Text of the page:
• Budget-friendly


  • Lack of mechanical and chemical filtration

Penn Plax Cascade 100 Hang-on Aquarium Filter With Quad Filtration System – Best Filter For a 10-Gallon Planted Tank


Sometimes, we want sheer power from our filters, don’t we?

Penn Plax Cascade 100 is one of the most powerful filters in this range for smaller aquariums.

This filter’s unique feature is that it offers four-stage filtration with adjustable water flow. It offers two stages of biological filtration, rather than one, with a separate mechanical and chemical filtration system.

In addition, the filtration media quality is certainly superior to some other brands.

Product Profile – Penn Plax Cascade Hang-on Aquarium Filter

  • Filter type: Hang-on-Back (HoB)
  • Capacity: 10 to 20 gallons
  • Output: 100 gallons/hour
  • Filtration stage: Four-stage
  • Filtration media: Poly fiber floss, activated carbon, bio-sponge, and bio-falls

Notable Features

  • Quad-filtration system with bio-falls
  • Adjustable knob to control flow rate
  • Self-leveling system
  • Adjustable intake tube length
  • Disposable, double-sided media cartridges


  • Superior filtration quality
  • Four filtration stages
  • Quiet operation
  • Customization flow rate
  • Budget-friendly


  • Issues with flow rate; it doesn’t reach 100 GPH in practical cases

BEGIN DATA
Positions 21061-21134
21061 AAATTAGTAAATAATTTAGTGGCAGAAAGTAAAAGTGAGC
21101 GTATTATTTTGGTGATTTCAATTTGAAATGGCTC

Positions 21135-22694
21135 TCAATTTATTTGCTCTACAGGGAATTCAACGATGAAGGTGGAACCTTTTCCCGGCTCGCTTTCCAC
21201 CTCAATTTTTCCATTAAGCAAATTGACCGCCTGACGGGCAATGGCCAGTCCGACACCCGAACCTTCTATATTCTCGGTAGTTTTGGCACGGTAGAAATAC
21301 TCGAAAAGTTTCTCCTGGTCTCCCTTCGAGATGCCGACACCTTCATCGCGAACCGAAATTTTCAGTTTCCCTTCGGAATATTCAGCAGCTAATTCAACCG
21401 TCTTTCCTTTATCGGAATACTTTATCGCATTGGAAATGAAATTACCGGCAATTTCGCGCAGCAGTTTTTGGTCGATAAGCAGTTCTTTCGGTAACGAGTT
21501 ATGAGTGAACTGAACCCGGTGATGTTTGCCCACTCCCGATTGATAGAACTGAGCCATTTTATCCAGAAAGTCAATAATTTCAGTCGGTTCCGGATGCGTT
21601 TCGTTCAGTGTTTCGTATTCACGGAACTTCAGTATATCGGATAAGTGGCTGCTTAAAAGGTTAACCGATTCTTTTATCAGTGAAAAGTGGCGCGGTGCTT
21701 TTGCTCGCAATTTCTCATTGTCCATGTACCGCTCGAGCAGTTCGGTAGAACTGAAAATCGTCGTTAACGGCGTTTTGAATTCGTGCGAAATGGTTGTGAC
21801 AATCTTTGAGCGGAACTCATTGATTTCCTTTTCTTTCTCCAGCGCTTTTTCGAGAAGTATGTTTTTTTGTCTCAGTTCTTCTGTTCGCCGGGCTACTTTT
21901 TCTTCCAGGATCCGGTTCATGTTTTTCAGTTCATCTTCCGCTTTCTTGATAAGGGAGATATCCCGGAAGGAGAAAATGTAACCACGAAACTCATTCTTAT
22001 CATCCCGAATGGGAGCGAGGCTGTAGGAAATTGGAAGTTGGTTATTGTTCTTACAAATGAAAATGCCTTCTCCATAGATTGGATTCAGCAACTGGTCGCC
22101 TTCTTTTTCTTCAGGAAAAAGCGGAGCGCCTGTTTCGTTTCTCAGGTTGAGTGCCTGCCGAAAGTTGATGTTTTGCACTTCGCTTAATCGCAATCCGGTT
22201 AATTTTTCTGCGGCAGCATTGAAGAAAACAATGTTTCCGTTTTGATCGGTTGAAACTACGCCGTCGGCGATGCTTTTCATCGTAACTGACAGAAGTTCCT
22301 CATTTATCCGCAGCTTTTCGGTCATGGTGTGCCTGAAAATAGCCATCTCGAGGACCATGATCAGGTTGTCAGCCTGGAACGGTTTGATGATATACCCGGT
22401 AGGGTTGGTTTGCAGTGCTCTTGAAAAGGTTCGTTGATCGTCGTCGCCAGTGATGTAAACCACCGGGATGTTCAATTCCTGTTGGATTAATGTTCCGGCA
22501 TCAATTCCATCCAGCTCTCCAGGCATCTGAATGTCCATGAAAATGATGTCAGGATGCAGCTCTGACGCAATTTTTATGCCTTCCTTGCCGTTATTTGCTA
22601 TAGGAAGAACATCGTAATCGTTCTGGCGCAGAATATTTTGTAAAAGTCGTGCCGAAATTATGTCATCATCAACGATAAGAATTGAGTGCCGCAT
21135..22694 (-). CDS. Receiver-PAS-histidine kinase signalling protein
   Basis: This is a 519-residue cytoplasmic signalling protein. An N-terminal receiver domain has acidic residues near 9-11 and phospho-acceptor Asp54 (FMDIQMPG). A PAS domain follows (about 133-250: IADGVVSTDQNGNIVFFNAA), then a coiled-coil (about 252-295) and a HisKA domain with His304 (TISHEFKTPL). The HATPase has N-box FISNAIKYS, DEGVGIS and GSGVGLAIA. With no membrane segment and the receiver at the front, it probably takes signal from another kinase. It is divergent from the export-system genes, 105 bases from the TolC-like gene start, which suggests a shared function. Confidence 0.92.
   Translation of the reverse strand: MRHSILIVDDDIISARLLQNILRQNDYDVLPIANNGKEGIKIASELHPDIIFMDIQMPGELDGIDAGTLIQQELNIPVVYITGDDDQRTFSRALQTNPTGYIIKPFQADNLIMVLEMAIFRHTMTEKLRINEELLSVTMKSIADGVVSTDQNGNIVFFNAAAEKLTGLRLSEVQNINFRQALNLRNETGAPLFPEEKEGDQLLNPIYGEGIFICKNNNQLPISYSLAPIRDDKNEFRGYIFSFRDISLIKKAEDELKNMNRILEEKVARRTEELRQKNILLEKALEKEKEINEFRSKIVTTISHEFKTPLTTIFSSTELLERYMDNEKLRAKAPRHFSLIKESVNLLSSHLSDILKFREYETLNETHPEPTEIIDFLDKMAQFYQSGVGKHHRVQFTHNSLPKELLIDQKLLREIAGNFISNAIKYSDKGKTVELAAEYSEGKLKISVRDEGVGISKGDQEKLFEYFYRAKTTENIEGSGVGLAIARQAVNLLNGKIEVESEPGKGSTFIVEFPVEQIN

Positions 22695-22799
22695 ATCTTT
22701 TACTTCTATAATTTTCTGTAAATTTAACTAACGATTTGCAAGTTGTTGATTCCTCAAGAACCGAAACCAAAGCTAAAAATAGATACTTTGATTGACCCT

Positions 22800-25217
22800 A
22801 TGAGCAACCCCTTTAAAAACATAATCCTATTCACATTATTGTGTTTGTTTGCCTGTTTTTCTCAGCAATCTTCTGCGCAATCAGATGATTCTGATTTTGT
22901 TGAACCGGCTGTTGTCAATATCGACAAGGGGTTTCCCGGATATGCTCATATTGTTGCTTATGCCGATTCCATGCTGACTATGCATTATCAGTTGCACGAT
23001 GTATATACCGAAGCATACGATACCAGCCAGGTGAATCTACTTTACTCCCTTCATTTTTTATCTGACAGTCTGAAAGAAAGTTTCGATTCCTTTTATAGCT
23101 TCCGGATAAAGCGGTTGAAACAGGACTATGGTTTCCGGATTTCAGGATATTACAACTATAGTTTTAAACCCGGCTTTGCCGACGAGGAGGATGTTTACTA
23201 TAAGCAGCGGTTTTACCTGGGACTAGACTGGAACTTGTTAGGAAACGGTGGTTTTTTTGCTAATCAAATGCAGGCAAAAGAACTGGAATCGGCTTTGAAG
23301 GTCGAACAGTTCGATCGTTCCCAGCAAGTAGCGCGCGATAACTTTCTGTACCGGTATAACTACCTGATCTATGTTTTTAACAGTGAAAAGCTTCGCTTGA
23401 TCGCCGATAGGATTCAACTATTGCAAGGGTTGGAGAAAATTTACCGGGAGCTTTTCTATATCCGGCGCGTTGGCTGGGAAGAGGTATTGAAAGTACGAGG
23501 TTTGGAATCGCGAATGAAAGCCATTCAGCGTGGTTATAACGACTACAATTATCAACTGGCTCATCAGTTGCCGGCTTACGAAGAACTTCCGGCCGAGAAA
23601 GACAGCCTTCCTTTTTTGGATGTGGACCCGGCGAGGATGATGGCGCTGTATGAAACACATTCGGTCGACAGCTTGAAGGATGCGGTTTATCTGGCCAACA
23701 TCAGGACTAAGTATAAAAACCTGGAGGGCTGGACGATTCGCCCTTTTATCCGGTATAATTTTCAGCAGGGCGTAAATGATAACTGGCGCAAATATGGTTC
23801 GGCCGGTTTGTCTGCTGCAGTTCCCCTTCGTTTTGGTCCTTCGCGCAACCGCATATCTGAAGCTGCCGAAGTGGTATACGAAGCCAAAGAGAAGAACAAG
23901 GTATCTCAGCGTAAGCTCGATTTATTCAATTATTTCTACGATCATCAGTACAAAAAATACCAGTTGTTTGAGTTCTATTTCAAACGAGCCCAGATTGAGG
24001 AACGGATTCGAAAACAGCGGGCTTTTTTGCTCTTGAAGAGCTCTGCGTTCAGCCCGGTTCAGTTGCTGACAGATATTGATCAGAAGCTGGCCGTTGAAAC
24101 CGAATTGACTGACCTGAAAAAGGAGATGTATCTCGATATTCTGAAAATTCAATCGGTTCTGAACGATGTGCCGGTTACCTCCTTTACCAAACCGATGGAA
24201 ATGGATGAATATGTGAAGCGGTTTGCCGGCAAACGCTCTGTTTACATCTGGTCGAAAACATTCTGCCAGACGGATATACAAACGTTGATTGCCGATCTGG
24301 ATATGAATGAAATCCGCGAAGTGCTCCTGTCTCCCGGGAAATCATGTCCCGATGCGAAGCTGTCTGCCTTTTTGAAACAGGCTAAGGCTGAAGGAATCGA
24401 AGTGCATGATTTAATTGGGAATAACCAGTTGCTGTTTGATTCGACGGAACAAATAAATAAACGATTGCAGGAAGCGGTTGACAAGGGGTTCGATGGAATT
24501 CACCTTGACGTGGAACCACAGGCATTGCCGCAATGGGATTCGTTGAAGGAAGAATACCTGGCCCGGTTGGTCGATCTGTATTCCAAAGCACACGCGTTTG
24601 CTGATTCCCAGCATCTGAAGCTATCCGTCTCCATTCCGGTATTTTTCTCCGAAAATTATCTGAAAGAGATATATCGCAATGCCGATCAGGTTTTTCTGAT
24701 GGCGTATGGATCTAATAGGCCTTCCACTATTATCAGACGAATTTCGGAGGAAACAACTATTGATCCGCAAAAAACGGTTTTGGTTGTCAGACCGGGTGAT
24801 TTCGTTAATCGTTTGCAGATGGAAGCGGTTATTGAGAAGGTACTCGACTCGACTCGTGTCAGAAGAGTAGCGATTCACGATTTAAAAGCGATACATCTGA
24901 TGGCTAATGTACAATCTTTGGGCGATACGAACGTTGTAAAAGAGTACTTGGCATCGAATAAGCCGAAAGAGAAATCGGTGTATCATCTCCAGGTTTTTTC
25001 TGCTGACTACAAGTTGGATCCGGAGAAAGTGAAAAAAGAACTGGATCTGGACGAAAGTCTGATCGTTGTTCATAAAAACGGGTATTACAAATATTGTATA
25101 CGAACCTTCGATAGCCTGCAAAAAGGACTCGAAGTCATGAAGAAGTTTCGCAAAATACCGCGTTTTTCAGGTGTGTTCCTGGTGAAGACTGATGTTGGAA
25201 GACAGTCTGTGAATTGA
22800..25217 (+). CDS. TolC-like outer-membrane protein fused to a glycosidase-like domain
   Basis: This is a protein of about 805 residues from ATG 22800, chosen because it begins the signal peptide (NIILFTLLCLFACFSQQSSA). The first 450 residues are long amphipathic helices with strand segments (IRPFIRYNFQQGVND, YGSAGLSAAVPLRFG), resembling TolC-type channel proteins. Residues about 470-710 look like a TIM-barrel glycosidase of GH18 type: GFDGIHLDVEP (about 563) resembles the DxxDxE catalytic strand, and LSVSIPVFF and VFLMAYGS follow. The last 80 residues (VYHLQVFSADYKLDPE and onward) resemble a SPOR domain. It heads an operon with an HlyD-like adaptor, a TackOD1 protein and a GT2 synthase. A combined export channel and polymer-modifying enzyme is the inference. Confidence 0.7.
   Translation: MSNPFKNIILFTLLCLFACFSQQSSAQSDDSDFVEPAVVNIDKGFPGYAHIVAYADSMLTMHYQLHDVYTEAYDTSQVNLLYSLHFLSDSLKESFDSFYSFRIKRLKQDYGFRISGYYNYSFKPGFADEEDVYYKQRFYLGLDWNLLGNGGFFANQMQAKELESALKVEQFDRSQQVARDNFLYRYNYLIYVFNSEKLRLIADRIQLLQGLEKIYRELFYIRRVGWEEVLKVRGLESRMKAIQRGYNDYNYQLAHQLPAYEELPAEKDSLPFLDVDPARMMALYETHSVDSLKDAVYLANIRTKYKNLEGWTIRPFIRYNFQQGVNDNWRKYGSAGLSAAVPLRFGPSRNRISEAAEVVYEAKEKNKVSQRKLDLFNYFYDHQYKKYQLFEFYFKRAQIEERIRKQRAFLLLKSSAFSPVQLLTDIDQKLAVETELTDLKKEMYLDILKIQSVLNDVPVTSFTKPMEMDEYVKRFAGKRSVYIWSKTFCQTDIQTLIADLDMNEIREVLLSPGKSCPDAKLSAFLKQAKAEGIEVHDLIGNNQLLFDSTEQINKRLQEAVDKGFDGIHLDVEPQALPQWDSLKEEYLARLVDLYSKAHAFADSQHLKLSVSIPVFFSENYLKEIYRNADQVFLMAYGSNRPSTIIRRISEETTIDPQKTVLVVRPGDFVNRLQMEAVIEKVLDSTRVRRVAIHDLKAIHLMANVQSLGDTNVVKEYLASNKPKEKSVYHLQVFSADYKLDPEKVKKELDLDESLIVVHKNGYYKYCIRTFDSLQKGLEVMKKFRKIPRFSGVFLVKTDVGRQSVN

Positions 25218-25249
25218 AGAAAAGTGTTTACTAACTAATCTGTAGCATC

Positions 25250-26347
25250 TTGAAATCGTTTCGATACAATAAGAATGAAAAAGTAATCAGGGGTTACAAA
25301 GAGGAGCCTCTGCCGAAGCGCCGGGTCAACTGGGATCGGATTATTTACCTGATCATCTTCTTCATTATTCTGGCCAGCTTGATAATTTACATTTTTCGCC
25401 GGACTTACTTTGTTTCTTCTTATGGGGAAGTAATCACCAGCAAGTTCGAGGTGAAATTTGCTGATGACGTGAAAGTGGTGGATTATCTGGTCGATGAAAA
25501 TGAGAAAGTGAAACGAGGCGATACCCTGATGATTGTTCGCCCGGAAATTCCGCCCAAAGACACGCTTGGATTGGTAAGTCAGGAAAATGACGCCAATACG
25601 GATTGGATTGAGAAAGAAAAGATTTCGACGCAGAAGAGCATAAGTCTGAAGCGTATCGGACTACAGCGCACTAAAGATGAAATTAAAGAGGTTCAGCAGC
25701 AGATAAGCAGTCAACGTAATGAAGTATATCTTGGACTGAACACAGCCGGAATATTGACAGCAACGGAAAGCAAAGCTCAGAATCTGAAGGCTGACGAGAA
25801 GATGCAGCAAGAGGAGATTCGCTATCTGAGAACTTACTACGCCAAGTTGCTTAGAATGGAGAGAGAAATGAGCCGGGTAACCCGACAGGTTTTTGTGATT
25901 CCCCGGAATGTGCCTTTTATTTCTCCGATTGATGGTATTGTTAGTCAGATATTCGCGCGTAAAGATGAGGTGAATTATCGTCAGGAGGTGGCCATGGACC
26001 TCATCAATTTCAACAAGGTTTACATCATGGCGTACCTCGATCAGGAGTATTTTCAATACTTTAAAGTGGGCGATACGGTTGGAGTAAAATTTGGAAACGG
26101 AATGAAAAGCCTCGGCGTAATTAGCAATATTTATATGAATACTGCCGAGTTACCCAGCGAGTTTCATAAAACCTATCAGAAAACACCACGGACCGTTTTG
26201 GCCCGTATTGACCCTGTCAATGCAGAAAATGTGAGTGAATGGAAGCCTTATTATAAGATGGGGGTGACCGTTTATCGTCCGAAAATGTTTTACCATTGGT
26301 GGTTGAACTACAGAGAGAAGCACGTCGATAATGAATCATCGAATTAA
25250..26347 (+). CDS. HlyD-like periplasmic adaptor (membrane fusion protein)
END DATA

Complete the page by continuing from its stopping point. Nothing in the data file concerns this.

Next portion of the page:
Aqueon QuietFlow LED PRO Aquarium Power Filters – Quietest Operation


If you are looking for filtration efficiency, let me show you another filter that offers four-stage filtration.

Aqueon QuietFlow LED Pro is capable of wet/dry filtration along with mechanical, chemical, and biological filtration. Also, the filter has a diffuser grid which reduces splashes and makes the process quieter while removing toxins.

The build quality is noteworthy. In addition, Aqueon QuietFlow comes with a unique feature – an LED light that indicates when the filter cartridges need to be replaced.

Product Profile – Aqueon QuietFlow LED PRO Aquarium Power Filters

  • Filter type: Hang-on-Back (HoB)
  • Capacity: Up to 20 gallons
  • Output: 100 gallons/hour
  • Filtration stage: Four-stage
  • Filtration media: Dense floss, activated carbon, bio-holster, diffuser grid

Notable Features

  • Four-stage filtration with wet/dry stage
  • Self-priming technology
  • Certified 100 GPH flow rate
  • LED indicator which tells you when it’s time to change cartridges
  • Internal pump that dampens operating sound


  • Great filtration quality
  • Easy to install and maintain
  • Low operating sound
  • Lifetime warranty
  • Affordable


  • Suction power can be too much for smaller fish